When Mummy Got Made Redundant

When Mummy Got Made Redundant

unnamed-5Here’s something I’ve realised. That ‘made redundant’ is one of those phrases I use without really thinking. Sometimes ‘being made redundant’ is a perk, being made  because it implies that there a sweet pay -off attached.

Sadly, that isn’t always the case. Ellie aka is @LilyRoseWrites a freelance communications practioner and copywriter Mum to two shares her first-hand of being losing her job this Christmas:


  • The company I worked for was sold in early 2016.

  • When the news of the sale came, I was just a few weeks’ pregnant with my second child. Teamed with the fact my husband’s company was going through the same thing, and his future was uncertain, it felt like the ground had fallen out from under my feet. If we both lost our jobs, how would we survive? I was terrified.

  • As the company’s internal communications manager, it was my job to communicate what was happening to the 2,000 or so employees.

  • There’s a model called ‘the change curve’ that I tend to refer to in my work. It’s a model that shows people’s emotional reactions as they work their way through whatever change is happening to them – interestingly it’s used to describe grief too.

  • This was the first time I’ve been ‘in the curve’ with the people I was communicating to. Teamed with being in the early stages of pregnancy, I was on an emotional rollercoaster.

  • My biggest fear was that if I was made redundant, I’d be having a baby with no maternity pay. I knew I had to get to my ‘qualifying week’ still employed – that’s the 15th week before the baby’s due – to qualify for my pay*.

  • At that stage we didn’t know who would stay employed with one of the acquiring companies, and who would leave. So I decided to hide my growing bump in case it swayed any decisions about my future.

  • My colleagues must have thought I’d developed a rather unhealthy obsession with scarves!

  • The reality is I had absolutely no need to hide it. Nobody does. Being pregnant would never – and simply couldn’t – have a bearing on whether I was made redundant.

  • I believe that in situations like redundancy your fight or flight response kicks in. And as mad as it seems now with hindsight, hiding the bump was my fight. It was my way of protecting my unborn baby from the threat of losing my maternity pay.

  • I wasn’t made redundant. And neither was my husband. My employment was transferred to one of the companies who bought the business. The bump was revealed around the 20 week mark, and the scarves put into retirement. We breathed a HUGE sigh of relief.unnamed-7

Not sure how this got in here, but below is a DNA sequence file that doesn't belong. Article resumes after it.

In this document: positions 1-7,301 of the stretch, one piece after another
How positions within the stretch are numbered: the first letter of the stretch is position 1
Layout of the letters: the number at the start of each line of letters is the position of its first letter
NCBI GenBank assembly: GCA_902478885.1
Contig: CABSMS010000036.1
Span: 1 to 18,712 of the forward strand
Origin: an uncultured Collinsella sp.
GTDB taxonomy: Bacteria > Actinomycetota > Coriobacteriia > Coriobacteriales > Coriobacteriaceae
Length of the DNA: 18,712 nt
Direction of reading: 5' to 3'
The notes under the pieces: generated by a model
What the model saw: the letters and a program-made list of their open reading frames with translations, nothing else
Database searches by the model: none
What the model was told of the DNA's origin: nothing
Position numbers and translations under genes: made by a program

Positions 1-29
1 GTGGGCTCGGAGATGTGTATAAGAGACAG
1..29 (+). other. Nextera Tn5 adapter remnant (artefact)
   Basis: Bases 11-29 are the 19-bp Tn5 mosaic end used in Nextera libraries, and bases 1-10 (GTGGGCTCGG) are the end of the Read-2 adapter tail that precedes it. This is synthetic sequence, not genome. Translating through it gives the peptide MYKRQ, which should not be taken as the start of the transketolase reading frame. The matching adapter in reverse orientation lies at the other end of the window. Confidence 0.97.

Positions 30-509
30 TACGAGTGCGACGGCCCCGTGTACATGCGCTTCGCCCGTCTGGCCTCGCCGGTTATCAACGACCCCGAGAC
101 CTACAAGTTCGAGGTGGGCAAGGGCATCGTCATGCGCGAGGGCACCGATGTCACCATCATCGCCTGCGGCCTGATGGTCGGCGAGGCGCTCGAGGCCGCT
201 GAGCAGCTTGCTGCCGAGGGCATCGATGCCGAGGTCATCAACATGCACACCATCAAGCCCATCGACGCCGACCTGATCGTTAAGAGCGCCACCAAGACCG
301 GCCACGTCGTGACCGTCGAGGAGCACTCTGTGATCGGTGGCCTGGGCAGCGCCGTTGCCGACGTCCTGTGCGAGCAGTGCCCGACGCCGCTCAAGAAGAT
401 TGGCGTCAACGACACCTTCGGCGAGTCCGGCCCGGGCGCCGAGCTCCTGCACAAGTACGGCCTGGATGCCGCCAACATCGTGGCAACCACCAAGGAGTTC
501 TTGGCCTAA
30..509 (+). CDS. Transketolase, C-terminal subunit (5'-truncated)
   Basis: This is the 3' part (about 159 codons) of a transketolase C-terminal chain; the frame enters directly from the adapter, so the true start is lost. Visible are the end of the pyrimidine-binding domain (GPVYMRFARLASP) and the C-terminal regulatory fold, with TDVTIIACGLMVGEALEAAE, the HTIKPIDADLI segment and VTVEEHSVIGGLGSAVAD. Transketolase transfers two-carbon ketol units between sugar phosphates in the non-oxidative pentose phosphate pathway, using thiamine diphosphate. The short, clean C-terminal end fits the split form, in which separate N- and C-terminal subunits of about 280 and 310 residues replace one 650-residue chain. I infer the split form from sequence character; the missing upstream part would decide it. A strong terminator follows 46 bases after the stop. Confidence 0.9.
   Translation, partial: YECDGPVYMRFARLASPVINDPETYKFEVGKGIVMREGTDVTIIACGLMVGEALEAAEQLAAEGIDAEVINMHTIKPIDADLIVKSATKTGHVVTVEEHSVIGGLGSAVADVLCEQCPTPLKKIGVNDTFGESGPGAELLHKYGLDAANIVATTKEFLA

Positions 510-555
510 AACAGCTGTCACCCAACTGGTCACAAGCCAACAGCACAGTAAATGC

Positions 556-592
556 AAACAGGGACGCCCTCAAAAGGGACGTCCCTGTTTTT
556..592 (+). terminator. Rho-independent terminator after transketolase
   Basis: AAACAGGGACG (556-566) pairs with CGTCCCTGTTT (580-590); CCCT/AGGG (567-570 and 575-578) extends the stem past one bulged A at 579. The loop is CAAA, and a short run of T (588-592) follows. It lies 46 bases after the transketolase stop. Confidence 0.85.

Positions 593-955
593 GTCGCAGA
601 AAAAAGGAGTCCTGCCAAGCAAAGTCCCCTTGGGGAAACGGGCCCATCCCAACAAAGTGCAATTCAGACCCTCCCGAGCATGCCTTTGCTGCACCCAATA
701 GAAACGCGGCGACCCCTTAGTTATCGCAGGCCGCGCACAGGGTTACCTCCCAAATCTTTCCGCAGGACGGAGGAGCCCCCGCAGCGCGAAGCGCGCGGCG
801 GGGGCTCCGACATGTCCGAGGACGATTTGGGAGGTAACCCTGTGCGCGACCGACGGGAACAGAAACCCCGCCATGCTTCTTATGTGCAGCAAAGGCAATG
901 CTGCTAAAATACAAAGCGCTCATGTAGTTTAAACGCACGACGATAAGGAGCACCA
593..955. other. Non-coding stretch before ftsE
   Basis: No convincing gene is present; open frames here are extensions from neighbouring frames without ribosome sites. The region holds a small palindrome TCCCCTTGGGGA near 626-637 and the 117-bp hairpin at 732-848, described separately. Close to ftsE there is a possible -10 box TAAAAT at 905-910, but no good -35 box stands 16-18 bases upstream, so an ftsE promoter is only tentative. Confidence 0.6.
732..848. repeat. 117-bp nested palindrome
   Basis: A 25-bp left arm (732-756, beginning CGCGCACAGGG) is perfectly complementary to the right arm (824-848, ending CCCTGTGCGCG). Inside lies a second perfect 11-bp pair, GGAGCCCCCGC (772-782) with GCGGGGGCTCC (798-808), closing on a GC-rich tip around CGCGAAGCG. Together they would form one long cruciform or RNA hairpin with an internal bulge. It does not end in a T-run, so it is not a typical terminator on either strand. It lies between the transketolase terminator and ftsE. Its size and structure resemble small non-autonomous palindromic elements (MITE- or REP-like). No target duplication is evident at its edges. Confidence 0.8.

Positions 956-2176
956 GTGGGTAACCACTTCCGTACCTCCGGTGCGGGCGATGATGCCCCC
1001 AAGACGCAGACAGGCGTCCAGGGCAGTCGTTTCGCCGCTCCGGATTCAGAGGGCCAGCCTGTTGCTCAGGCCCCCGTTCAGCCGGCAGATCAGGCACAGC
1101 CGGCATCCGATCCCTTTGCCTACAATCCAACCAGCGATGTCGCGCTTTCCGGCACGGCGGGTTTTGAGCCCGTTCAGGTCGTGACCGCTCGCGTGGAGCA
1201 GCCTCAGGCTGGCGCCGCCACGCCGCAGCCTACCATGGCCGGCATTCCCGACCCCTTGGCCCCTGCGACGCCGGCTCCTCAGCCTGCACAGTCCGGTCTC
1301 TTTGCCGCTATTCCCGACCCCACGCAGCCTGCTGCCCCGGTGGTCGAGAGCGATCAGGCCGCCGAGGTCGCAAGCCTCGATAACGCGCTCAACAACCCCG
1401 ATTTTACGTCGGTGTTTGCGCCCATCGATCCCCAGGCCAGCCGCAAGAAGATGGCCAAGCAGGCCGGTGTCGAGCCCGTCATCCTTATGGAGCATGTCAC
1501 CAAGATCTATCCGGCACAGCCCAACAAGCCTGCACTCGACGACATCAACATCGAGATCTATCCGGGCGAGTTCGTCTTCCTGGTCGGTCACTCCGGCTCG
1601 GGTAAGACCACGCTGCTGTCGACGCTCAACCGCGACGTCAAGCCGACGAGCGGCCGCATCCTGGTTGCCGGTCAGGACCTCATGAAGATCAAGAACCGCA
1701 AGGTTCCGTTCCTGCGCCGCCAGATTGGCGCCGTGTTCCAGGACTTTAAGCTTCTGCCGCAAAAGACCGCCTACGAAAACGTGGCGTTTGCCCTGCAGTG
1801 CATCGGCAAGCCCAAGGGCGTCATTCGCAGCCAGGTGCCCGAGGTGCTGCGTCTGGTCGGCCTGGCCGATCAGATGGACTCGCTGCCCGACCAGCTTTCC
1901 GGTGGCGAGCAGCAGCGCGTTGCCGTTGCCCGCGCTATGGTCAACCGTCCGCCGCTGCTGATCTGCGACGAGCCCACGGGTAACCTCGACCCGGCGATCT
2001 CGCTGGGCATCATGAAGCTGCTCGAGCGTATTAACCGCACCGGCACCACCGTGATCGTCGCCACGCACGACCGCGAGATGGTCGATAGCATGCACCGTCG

• I knew that wasn’t the end of the road though. Nine months after my beautiful baby girl was born, I was back at work with the task of communicating more redundancies, and the outsourcing of the new business.

  • All with knowing that this time my cards had been marked.

  • In December 2017, I left the office I loved for the last time.

  • Despite the fact redundancy was always expected, and I’m used to dealing with it in my job, I was really sad. Sadder than I ever thought I’d be. I experienced first-hand why the change curve is used to describe grief too.

  • It’s often said that you don’t know what you’ve got until it’s gone. I started at the company full time, and went part time after my first daughter was born. I worked for a business – and a boss – who allowed me to work flexibly, drop everything and run when the kids were sick, or work at home with them alongside me when I needed. I never let them down, and in turn they never let me down.

  • In my job I’ve always tried to remember that it’s not just the employee who’s affected by redundancy, it’s their whole family. Their whole life, in fact. For our family, the issue with me leaving my job would be getting that flexibility again. Working full time and potentially commuting with two small children would put an immense amount of pressure on my husband, my parents, my in-laws, and ultimately me and my girls.

  • So I’ve made the leap to self-employment, and I’m starting out as a freelancer.

  • I had fantastic outplacement support provided by my employer, to help me transition to a new role or a new career. It was invaluable at helping me make the move from employed to self-employed. I’d encourage anyone going through redundancy to make the most of any outplacement support you’re offered.

  • Starting my new life as a self-employed freelancer is scary. But without redundancy taking me out of my comfort zone, I would never have been brave enough to try it. It’s allowed me, financially, to give it a go. It’s given me the kick to look for something different, and the chance to find a new way to be a working mum. So I guess I’ve finally reached the end of that change curve… moving on.  

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* There are other factors, such as how long you’ve been employed. Check out maternityaction.org.uk for more advice.

 

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